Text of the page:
Posted by: Mann Eye in Advice

Here comes the sun
Here comes the sun
It’s all right
It’s all right
–The Beatles, Abbey Road

Lounging around outdoors with a catchy tune is just one fun thing about summer. Houston and Austin are known for their sometimes stifling temperatures in these months, where the sun is constant and the urge to get that natural tan is, well, natural. There are thousands of types of sunblock for your skin but what can we do to protect our eyes, which are extremely vulnerable to the sun’s rays?

It’s alright. Here are six ways to effectively deal with eye care during summer:


Shades are your friend.

Wear sunglasses not only to look cool, but also for ultimate eye protection and eye care. Wear sunglasses with complete UV or ultraviolet protection. The best way to protect your eyes from UV exposure is to buy and consistently wear sunglasses with 100% protection against both UVA and UVB rays, according to the U.S. Environmental Protection Agency (EPA). Polarized glasses can reduce glare, which is nice if you’re spending a lot of time on the water. Add a wide-brimmed hat that can reduce the sunlight that isn’t blocked by your sunglasses. Unless you’re using wrap-around sunglasses, which perform best, there are still areas where sunlight and UV rays can slip past. There are a wide variety of choices for inexpensive and more expensive sunglasses that offer 100% UV protection. And don’t forget to wear your shades on cloudy days as well.


Use goggles at the pool.

Maybe it doesn’t look cool, but it’s alright. It’s a wise idea to use goggles at the swimming pool, as the chlorine chemicals carry the potential to hurt your eyes; in fact, the chemicals can affect the natural tear film that keeps eyes moist and healthy. The results are red, gritty eyes and even blurred vision. A medical study revealed that frequent exposure to chlorine negatively affects the integrity of your corneal epithelium, which provides a layer of protection to your cornea from irritants and pathogens. Also, it’s a good idea to splash your eyes with fresh water immediately after getting out of the pool.


Don’t burn your eyes.

Prevent sunburn of the eye. You don’t want to be blinded by the light that shines off the water, sand or other highly reflective surfaces. Too much exposure can cause UV eye damage in the form of a very painful condition called photokeratitis or photo conjunctivitis. This is when the sun’s UV rays burn the surface of your eye. Continuous UV exposure may cause cataract development, pterygium (benign growth over the cornea), or skin cancer of the eyelids. Also, be sure to wash your hands on a regular basis to protect yourself from the spread of communicable diseases, for example conjunctivitis.


Keep children’s eyes safe.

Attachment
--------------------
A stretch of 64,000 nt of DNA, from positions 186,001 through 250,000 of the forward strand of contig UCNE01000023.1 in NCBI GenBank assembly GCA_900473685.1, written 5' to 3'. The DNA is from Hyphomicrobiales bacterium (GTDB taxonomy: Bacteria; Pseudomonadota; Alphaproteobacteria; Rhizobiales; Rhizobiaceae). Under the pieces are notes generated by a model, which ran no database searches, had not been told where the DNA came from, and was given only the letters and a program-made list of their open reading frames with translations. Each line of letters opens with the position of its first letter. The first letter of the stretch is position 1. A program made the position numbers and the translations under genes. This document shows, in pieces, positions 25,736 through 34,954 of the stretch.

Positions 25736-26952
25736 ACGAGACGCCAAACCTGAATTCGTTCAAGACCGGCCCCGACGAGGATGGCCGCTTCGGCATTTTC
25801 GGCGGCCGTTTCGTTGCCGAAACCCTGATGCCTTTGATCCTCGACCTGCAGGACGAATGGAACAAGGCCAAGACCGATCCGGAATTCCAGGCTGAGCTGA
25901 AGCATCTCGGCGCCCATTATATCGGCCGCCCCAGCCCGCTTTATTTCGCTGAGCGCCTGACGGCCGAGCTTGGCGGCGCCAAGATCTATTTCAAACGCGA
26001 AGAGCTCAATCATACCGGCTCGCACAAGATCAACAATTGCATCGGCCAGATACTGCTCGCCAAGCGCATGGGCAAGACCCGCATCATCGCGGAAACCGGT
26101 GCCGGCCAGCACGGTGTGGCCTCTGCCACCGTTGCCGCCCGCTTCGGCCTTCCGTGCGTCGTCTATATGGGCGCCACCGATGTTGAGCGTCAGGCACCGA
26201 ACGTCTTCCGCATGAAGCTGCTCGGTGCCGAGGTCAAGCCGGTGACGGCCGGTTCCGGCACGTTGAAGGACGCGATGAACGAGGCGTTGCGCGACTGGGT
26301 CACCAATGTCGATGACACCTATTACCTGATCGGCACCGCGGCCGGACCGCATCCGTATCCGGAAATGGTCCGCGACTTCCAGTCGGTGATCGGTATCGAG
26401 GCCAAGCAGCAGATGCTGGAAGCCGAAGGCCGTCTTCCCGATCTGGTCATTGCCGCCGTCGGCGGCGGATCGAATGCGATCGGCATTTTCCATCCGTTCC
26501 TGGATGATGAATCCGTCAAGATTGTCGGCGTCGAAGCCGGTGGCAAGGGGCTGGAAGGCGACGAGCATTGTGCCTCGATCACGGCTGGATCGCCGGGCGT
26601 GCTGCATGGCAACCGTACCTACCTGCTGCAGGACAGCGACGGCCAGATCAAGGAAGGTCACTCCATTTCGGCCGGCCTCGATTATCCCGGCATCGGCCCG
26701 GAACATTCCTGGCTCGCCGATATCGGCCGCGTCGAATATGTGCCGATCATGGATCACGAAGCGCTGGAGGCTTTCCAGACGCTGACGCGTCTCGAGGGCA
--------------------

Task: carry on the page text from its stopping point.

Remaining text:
Often, people realize later in adult life that they should’ve been protecting their eyes when they were young. It’s alright because you can start with your children. The World Health Organization reports that as much as 80% of a person’s lifetime UV exposure occurs by the age of 18 and that children’s annual dose of radiation may be up to three times that of adults. Compared to adults, children have larger pupils and they have clearer lenses, allowing more light into their eyes. According to The Vision Council, a child’s ocular lenses do not filter out UV light as efficiently as adults. This means children can sustain eye damage more readily. Take care of the kids with protective sunglasses and a hat!


Eat healthy, drink water.

It’s no surprise that what you eat has the power to affect how well you see. And it’s not just carrots that keep your eyes healthy. Fruits and vegetables, which contains lots of water, are your friends, especially during summer. Add foods or a supplement high in Vitamins A, C and E as well as zinc to boost your vision health. Additionally, during summer, people are prone to become more dehydrated, which can affect eyesight. Serious dehydration makes it harder for the body to produce tears, leading to dry eye and other vision problems. It’s alright to have water, water and more water.


Get adequate sleep.

A good night’s sleep is far underrated, for busy adults and children. Your eyes need proper rest, in fact, a solid 8 hours of sleep per night is recommended during summer months. It’s alright to shave this by an hour or so, to ensure you don’t miss out on anything. Your body knows how much summer sleep you need, so pay attention.

At Mann Eye Institute, we say it’s alright to make eye care a special priority during summer. So, pass the tanning lotion and wear those sunglasses and hats! And, as summer winds down, start thinking about scheduling a regular eye exam before the start of school and a heavier work schedule. If you have any immediate concerns about summer eye care, contact our expert ophthalmologists at Mann Eye Institute.